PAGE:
China's Infrastructure Trap

China is making vast and impressive improvements to its transportation systems, but it may not have the demand required to finance the projects.

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In this Monday, June 27, 2011 file photo, a CRH high-speed train leaves the Beijing South Station for Shanghai during a test run on the Beijing-Shanghai high-speed railway in Beijing, China. China's bullet train builders have conducted a test run of their showcase Beijing-to-Shanghai line amid controversy over the system's high cost. The investigation into a bullet train crash in China last summer that killed 40 people has come and gone with scarcely any fresh information about what led to the disaster.

James Rickards is a hedge fund manager in New York City and the author of "Currency Wars: The Making of the Next Global Crisis" from Portfolio/Penguin. Follow him on Twitter: @JamesGRickards.

One of the most infamous remarks ever made by a westerner returning from a visit to a Communist society was that of journalist Lincoln Steffens. After a 1919 visit to Soviet Russia, Steffens proclaimed, "I have seen the future, and it works." Of course, the future Soviet Union did not work at all, and after decades of slave labor, show trials, purges, and famine, it finally collapsed in 1991. Ever since Steffens, visitors to Communism have been well advised to take apparent progress with ample grains of salt.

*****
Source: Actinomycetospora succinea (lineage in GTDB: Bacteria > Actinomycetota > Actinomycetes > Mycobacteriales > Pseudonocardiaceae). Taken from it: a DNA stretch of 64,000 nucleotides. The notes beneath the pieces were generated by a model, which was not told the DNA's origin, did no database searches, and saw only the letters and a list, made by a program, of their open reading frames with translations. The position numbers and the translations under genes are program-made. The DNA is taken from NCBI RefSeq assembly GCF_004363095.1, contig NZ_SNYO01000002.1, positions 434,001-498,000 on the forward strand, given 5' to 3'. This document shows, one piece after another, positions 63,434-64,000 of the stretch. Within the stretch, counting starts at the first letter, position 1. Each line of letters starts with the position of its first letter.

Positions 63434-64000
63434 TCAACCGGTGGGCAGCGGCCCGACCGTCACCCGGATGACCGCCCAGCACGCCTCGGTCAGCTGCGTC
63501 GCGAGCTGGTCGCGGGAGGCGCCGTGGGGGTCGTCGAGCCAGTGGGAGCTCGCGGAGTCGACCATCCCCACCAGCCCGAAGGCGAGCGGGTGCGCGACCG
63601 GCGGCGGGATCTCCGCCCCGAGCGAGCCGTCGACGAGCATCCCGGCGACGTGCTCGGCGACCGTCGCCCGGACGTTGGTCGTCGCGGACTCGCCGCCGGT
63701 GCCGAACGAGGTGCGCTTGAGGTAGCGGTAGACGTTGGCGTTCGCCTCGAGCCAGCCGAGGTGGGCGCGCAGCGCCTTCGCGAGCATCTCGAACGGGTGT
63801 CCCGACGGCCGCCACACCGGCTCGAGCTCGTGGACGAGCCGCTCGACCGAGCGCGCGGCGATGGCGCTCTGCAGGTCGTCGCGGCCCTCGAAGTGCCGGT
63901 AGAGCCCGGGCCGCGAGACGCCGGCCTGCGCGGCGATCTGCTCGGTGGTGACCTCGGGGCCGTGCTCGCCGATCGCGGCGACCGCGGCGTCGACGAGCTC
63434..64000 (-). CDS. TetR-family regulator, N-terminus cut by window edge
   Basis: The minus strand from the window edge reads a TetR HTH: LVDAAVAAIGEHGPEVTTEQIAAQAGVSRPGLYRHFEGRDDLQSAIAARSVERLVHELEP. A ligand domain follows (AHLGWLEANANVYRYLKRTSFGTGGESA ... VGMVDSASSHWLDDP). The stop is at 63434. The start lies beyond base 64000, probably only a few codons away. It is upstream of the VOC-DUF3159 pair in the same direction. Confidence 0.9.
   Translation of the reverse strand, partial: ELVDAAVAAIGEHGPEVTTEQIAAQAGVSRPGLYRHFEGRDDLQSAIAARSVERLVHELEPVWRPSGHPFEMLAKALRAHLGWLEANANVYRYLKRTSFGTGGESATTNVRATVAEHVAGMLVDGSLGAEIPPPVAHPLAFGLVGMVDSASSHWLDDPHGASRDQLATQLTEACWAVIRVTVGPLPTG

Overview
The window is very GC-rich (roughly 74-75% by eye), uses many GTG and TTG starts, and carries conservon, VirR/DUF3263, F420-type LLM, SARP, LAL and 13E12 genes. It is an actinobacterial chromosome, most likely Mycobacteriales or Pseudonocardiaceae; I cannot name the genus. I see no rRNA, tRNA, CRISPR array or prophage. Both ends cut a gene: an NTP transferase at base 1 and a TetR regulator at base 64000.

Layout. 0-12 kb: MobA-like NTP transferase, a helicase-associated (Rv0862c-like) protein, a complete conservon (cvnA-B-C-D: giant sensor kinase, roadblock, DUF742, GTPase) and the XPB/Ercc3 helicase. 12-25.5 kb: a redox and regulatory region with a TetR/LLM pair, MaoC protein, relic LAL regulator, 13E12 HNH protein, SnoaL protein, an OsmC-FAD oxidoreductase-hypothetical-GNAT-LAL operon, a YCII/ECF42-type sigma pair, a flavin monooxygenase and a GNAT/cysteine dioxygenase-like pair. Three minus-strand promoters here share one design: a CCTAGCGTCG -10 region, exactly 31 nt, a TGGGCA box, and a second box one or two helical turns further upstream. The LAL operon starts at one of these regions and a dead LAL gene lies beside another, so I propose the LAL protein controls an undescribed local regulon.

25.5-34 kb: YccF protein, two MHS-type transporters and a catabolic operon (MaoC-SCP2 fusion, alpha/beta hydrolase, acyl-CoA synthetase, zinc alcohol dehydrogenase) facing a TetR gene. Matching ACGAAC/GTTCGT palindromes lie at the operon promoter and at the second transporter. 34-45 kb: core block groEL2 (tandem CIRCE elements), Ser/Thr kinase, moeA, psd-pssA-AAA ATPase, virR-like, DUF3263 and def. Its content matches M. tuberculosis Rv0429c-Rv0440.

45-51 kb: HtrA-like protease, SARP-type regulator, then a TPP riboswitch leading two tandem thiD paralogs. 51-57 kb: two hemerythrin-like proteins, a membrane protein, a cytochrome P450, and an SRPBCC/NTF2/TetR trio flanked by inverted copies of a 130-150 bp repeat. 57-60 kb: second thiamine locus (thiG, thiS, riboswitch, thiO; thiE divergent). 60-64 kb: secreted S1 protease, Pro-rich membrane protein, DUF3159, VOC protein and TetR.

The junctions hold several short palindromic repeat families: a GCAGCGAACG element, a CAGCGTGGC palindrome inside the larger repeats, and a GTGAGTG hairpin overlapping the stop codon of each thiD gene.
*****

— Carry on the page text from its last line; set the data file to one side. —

Last week I visited Shanghai and Nanjing in China. This included travel on the new high-tech train between Shanghai and Nanjing, which reached a top speed of 305 km/hour. Some of the progress I saw was monumental, even breathtaking. Yet, there is room for serious doubt.

In 2009, China was reeling from the same collapse in global demand that had affected the United States after the Panic of 2008. China's policy response was a ¥4 trillion stimulus program (equal to about $600 billion) directed mainly at investment in infrastructure. The United States launched an $800 billion stimulus program at the same time. However, the U.S. economy is more than twice as large as China's. On a comparative basis, China's stimulus was the equivalent of $1.2 trillion applied to the United States.Three years after the program was launched, results are now visible.

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They are spectacular. The new trains are not only fast but also comfortable and quiet. The Nanjing South Railway Station where I disembarked is almost beyond words. It has 4.9 million square feet of floor space, 128 escalators, took more than 20,000 workers to build, and generates over 7 megawatts of power from solar panels. Ticketing and entry to platforms are highly automated and efficient.

The Nanjing station is not unique but one of thousands of stations, airports, subways, highways, container ports, railroads, and other infrastructure built or under construction all over China. There is no question that all of this infrastructure works. The question is whether I was seeing the future, or if something else is in store.